Boise State Football: 10 Things We Learned from Broncos' Win vs. Colorado St.
With their first team in the game, the Boise St. Broncos were an impressive machine. In the second half with the second- and third-team players subbed in, not so much.
The Broncos used offensive firepower and a suffocating defense to snuff Colorado State in the first two quarters to ease out to a 35-0 lead. The Rams were able to score twice in the second half to one Boise State touchdown to give the game its final score of 42-14.
There were good moments and some not-so-good moments for the Broncos. With that in mind, here are the 10 things that came out of the Boise State win…
1. Joe Southwick Can Be a Poised and Productive Quarterback
It went well for redshirt junior quarterback Joe Southwick in his last home game of the 2012 season for the Broncos. He seemed poised, relaxed and confident. He finished 17-of-20 for 216 yards and two touchdowns.
Credit the offensive line for giving him time to set up, scan his receivers and pick his targets. Colorado State also released some players and simply didn’t cover others in the passing game. That was because the Bronco running game was ripping it up as well.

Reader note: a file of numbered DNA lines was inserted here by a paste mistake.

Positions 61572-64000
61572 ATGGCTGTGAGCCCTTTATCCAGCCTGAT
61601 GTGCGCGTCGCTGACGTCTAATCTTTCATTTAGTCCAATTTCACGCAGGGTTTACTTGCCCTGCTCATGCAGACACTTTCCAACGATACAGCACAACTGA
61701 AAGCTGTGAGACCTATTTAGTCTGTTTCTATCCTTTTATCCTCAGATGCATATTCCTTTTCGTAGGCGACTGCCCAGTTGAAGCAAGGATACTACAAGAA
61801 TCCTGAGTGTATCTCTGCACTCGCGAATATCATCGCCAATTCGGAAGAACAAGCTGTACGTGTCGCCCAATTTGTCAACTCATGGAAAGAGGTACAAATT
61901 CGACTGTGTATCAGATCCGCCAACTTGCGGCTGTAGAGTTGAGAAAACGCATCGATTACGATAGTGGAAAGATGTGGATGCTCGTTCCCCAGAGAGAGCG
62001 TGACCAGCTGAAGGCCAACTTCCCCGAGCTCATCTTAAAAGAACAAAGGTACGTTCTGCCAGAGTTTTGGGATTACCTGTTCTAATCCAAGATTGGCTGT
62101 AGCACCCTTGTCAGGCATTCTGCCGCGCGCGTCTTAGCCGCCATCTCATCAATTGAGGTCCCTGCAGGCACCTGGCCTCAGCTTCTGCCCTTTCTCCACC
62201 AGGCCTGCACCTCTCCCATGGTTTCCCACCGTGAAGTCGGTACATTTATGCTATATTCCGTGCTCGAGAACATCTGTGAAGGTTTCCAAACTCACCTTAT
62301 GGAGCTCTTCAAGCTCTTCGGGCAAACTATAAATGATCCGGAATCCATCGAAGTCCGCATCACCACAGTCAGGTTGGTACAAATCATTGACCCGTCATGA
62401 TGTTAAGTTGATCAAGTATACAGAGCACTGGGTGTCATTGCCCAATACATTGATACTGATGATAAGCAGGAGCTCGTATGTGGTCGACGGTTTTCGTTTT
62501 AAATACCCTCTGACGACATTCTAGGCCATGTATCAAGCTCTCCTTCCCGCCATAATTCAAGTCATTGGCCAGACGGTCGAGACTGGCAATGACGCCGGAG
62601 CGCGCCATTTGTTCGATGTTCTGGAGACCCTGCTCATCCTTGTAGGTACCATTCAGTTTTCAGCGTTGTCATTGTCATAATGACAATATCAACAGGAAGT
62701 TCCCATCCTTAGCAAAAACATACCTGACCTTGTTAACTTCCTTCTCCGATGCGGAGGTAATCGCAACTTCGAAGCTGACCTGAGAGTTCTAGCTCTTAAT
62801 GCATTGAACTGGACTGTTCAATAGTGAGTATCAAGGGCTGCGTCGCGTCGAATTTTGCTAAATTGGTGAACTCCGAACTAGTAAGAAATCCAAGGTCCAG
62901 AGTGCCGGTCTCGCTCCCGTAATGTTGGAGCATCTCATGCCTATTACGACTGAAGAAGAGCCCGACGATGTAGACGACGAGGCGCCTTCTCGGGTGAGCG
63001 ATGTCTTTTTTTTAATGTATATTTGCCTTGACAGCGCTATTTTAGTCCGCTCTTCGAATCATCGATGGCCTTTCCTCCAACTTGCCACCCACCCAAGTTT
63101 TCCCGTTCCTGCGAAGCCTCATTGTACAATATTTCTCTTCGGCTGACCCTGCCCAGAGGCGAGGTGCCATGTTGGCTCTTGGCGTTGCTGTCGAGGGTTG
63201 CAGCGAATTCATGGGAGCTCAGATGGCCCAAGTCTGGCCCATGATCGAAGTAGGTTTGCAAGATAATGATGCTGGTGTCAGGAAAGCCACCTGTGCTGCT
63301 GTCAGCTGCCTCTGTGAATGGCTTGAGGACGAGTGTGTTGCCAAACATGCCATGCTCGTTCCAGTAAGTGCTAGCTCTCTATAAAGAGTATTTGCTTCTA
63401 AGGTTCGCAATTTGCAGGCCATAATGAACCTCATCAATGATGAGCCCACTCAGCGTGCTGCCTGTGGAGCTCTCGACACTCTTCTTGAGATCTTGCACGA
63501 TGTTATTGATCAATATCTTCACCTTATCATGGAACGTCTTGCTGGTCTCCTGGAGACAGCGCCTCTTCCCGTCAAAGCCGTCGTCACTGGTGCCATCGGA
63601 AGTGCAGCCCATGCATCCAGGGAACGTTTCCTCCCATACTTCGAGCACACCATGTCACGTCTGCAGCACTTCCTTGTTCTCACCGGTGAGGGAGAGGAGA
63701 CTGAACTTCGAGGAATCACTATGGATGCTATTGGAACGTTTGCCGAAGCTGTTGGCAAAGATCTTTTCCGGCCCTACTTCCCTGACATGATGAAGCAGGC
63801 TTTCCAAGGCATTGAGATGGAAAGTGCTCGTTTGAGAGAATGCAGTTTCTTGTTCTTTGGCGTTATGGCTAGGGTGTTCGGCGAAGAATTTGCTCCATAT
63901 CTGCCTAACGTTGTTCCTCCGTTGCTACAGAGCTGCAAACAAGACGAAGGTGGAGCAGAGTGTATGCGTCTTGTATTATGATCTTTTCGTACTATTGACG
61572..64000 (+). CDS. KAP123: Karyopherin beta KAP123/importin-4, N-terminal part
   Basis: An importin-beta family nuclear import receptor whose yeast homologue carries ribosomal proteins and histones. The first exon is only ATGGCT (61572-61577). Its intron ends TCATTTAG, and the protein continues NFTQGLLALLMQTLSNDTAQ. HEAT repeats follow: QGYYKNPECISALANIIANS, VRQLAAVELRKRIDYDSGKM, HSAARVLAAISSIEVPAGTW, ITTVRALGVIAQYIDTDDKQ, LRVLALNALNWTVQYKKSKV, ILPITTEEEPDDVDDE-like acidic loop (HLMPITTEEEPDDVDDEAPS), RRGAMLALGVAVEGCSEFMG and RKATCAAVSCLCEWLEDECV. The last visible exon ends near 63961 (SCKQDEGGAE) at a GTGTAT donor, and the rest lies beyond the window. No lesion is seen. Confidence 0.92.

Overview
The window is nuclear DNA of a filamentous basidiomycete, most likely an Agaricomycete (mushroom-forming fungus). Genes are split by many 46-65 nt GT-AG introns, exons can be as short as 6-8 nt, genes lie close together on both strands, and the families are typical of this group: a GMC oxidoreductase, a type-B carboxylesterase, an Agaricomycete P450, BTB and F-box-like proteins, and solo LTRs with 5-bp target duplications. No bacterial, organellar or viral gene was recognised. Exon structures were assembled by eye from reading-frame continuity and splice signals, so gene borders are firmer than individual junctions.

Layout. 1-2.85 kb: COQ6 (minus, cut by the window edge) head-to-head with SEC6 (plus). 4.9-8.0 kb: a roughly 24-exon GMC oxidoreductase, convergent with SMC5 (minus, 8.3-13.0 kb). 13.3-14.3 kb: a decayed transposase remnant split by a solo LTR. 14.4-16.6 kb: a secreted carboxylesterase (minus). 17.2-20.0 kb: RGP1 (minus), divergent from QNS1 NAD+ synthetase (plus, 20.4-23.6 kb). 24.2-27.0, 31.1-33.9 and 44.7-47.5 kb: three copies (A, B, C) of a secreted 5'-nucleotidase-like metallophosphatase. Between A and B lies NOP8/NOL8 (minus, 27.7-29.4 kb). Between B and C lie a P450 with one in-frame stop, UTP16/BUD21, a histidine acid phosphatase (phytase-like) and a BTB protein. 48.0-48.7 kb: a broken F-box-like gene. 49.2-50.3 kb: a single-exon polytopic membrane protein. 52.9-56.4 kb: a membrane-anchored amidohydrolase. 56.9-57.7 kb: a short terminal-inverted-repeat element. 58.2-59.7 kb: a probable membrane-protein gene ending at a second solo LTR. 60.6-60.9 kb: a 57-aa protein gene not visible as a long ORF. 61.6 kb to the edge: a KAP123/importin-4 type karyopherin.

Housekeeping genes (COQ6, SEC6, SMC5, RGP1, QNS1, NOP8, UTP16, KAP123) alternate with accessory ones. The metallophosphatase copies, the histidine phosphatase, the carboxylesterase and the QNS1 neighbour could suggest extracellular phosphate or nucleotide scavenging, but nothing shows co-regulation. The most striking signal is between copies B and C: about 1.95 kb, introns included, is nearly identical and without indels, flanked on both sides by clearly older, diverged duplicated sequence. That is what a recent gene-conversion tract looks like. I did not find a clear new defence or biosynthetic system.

Boise State was firing on all cylinders in the first half Saturday, and Southwick was one of the reasons for that.
2. Harper Sets the Tone…Again
His first touch on the ball resulted in an 80-yard touchdown run, and though D.J. Harper didn’t see much of the second half, what he did in the first half was impressive.
Harper, a sixth-year senior, finished with 107 yards on 10 carries and two touchdowns. His 38 rushing touchdowns is No. 4 in Boise State history and give him 40 touchdowns for his career. This season, as Harper goes, so too go the Broncos.
He set the tone from the start and is one of the MVPs of the Broncos for 2012.
The Running Game Is Strong and Won’t Decline
D.J. Harper is one half of the Broncos’ "Thunder and Lightning" running attack. The second element is Jay Ajayi. Ajayi had eight carries for 68 yards, dragging opposing tacklers across the blue turf as they tried to bring him down.
Jack Fields, in fourth-quarter mop-up duty, only had five carries for 12 yards, but these were all clock-grinding runs up the middle. Fields has speed and might be similar to Ajayi with more work. Ajayi is a redshirt freshman and Fields is a true freshman.
The Broncos have a pair of young running backs that can get the job done, and that bodes well for the years to come.
4. Dan Paul Is a Potent Weapon and Devastating Blocker
Dan Paul, the senior fullback for Boise State, is a force. He is 6’1” and 262 lbs. He is a lead blocker on the Broncos' rushing attack.
Like most Broncos, though, Paul has other skills aside from blocking. He can catch the ball and prefers to run over opposing players than run around them. Paul had two catches for 24 yards Saturday. Coming into the game he only had one previous catch for a one-yard touchdown.
Paul was a defensive player converted to the offensive backfield and has cleared holes for the running game all season long.
5. Seniors Said Goodbye in a Grand Fashion